You can use various types of reels for Sturgeon fishing. You’ll see many anglers use levelwind reels, but spinning reels are also fine, just make sure they’re sturdy enough. Remember, the reason you should use heavy gear is not just because you may end up with a huge fish at the end of your line. It’s also to end the battle as soon as possible. Longer fights exhaust the fish, and many Sturgeon can’t recover if you take too long to reel them in.

Columbia River Sturgeon Fishing Spots

An aerial shot of Bonneville Dam, a famous Sturgeon fishing area on the Columbia River.

There are countless places along the Columbia River and its tributaries where you can go Sturgeon fishing. As a large portion of the river flows along the state border, you’ll get your chance to wrestle these magnificent fish whether you find yourself in Washington or Oregon. With a guide, you won’t have to think too much about where to go. However, let’s go over a few prospective areas you can visit…

  • The Dalles Dam: Located around 90 miles east of Portland and Vancouver, the Dalles Dam offers great Sturgeon action. If you find yourself in this area, you have two options. You can try fishing upriver, towards the John Day Dam and the McNary Dam. Or, you can head downstream and explore the Boneville Pool.
  • Boneville Dam: This area is a little bit easier to reach if you’re starting your adventure from any of the cities west of Boneville. The dam is only about 45 minutes away from Portland. Once you’re there, you’ll have the similar opportunity to explore the Boneville Pool upriver. You can also head downriver but make sure to check where regulations allow you to fish, since a part of the river west of the dam could be closed.
  • Portland, OR and Vancouver, WA: Of course, you don’t necessarily have to leave the city to hook into some Columbia River Sturgeon. The waters near Kelley Point Park, where the Willamette River flows into the Columbia River are a known Sturgeon spot. Willamette River itself, as well as the nearby Multnomah Channel are also excellent places to explore.
  • Astoria, OR: With all these spots in mind, the best Sturgeon fishing on the Columbia River happens in the waters around Astoria. Here, you’ll get to fish the famous Buoy 10 and reel in both Sturgeon and plenty of Salmon. Visit the area during summer and you’ll get to enjoy some of the best fishing in the Pacific Northwest.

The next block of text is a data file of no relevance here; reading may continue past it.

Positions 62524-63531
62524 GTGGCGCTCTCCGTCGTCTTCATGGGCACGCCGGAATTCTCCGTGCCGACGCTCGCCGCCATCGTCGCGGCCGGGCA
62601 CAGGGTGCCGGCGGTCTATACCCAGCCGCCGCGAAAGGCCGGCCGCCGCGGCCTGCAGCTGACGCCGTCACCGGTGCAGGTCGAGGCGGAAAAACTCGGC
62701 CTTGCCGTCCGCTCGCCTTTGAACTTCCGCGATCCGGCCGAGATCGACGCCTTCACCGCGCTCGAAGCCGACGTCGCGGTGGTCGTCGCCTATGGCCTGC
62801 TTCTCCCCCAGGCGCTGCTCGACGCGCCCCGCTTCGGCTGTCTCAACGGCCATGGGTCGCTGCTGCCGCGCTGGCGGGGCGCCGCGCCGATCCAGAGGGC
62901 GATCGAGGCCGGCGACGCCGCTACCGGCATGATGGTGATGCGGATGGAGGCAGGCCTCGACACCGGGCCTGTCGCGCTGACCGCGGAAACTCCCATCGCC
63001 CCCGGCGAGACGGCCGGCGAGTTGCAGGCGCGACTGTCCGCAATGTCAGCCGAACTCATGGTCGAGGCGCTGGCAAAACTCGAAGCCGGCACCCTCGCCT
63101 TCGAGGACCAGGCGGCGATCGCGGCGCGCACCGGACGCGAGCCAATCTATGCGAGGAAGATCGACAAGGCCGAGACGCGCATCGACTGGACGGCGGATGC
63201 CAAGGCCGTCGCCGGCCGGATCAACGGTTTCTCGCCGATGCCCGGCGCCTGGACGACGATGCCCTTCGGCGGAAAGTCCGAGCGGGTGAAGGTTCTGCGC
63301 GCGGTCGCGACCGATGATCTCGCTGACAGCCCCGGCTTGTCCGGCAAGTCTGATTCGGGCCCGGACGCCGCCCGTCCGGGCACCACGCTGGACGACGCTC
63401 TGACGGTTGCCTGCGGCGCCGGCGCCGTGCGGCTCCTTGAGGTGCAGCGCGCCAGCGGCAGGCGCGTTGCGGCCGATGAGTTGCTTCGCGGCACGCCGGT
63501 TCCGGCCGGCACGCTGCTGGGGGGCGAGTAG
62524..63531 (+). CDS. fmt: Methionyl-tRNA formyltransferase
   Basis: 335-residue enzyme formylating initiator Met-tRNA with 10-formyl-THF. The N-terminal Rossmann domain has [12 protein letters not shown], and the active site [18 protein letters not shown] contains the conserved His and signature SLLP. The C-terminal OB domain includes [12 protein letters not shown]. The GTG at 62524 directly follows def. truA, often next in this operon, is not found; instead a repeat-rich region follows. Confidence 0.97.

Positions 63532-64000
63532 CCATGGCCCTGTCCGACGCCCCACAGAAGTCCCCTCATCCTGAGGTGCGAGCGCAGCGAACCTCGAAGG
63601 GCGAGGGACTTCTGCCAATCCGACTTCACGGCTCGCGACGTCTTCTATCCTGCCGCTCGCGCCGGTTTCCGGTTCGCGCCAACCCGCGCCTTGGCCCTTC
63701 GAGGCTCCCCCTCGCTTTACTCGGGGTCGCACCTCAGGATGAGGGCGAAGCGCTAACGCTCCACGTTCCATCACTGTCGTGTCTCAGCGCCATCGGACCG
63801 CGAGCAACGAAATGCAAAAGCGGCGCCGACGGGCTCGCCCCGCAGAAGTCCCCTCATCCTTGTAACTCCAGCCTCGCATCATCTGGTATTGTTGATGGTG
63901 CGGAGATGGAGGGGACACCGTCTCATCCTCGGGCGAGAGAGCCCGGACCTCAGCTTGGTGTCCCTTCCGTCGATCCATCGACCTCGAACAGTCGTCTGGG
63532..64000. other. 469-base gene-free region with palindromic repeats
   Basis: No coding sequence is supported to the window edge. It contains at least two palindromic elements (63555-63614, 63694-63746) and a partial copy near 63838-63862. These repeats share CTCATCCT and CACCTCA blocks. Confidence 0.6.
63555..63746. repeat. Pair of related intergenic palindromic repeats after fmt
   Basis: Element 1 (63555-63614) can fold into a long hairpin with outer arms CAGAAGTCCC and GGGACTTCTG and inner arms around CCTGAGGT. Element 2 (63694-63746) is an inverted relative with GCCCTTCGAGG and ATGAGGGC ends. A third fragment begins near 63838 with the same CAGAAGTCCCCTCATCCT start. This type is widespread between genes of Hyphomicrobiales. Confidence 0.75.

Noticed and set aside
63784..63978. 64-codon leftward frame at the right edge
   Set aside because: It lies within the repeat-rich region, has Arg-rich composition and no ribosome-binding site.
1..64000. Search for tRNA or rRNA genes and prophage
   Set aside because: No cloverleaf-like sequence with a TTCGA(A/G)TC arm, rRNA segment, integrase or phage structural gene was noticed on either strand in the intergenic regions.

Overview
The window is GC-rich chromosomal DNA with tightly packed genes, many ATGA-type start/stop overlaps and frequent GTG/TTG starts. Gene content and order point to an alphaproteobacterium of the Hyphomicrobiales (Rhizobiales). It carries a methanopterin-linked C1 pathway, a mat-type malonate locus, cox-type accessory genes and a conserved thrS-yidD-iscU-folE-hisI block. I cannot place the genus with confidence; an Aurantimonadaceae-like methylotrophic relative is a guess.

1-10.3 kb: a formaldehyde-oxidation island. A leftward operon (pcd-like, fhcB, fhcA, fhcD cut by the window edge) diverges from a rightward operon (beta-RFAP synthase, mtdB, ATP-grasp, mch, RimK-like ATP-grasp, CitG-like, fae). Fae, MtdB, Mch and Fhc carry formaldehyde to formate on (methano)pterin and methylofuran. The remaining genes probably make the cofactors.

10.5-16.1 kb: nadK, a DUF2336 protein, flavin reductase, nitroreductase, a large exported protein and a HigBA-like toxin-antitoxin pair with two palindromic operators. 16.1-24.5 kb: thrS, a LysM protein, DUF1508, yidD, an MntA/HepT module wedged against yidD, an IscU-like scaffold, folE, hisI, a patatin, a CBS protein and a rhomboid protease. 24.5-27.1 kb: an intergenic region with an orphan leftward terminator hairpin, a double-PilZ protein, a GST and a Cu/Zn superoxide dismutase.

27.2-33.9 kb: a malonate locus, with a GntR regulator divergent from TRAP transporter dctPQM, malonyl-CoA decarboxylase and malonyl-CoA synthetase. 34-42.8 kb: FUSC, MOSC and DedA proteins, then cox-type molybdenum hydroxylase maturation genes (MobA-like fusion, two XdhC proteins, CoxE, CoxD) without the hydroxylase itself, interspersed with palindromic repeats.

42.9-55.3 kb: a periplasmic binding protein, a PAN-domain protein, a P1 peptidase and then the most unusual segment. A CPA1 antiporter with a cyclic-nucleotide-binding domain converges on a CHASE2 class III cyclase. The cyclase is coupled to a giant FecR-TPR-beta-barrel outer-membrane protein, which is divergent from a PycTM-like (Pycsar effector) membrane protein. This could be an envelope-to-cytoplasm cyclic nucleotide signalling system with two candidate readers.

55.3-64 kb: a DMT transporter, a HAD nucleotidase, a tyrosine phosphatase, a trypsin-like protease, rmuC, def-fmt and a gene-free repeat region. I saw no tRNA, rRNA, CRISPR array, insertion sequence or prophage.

• Upper Columbia River: Of course, there’s some great action even in the upper part of the Columbia River. The waters near Burbank for example, where the Snake River joins the Columbia are a joy to explore. Alternatively, head north, upstream from Richland and you could run across some spots along the bank.

Seasons, Rules, and Regulations

An infographic that says "Columbia River Sturgeon Fishing Regulations" and "What You Need to Know" against a blue background.

While it’s possible to hook into them year-round, Sturgeon season on the Columbia River usually begins around May and lasts all the way until October. But although there may be fish in the water, you still have to make sure you can target them at the location you’ve chosen. The Columbia River is divided into different sections, and regulations can vary between them.

Generally, anglers are allowed to keep two Sturgeon per year and one per day during the keeper season. On the lower Columbia River, downstream from Bonneville Dam and all the way to Buoy 10, the Sturgeon retention season usually takes place sometime in May, June, or July. Above Bonneville Dam, the retention season usually opens at the beginning of each year but closes once the quota is filled.

You can check out the regulations for yourself by visiting the Columbia River eRegulations page. Either way, if you’re fishing from Oregon, you’ll need an angling license, a Combined Angling Tag, and a Columbia River Basin Endorsement. In Washington, you’ll just need to get a fishing license. You can get more details on these in our dedicated Washington and Oregon fishing license guides.

Columbia River: The Sturgeon Fishing Epicenter

An angler on a boat, holding a White Sturgeon reeled in on a Columbia River fishing trip.

Sturgeon are amazing fish and tons of fun to catch. With exotic looks, crazy acrobatics, and delicious taste, they have everything you’d want in a fish. And if you find yourself on the Columbia River, you’ll be in one of the best places in the world to reel in Sturgeon. Just be prepared for a battle and make sure you honor the fish and release it safely. This way, the legendary Sturgeon will continue to roam these waters for years to come.

Have you ever been Sturgeon fishing on the Columbia River? What’s the biggest one you’ve caught? Tap the comment button below and let us know!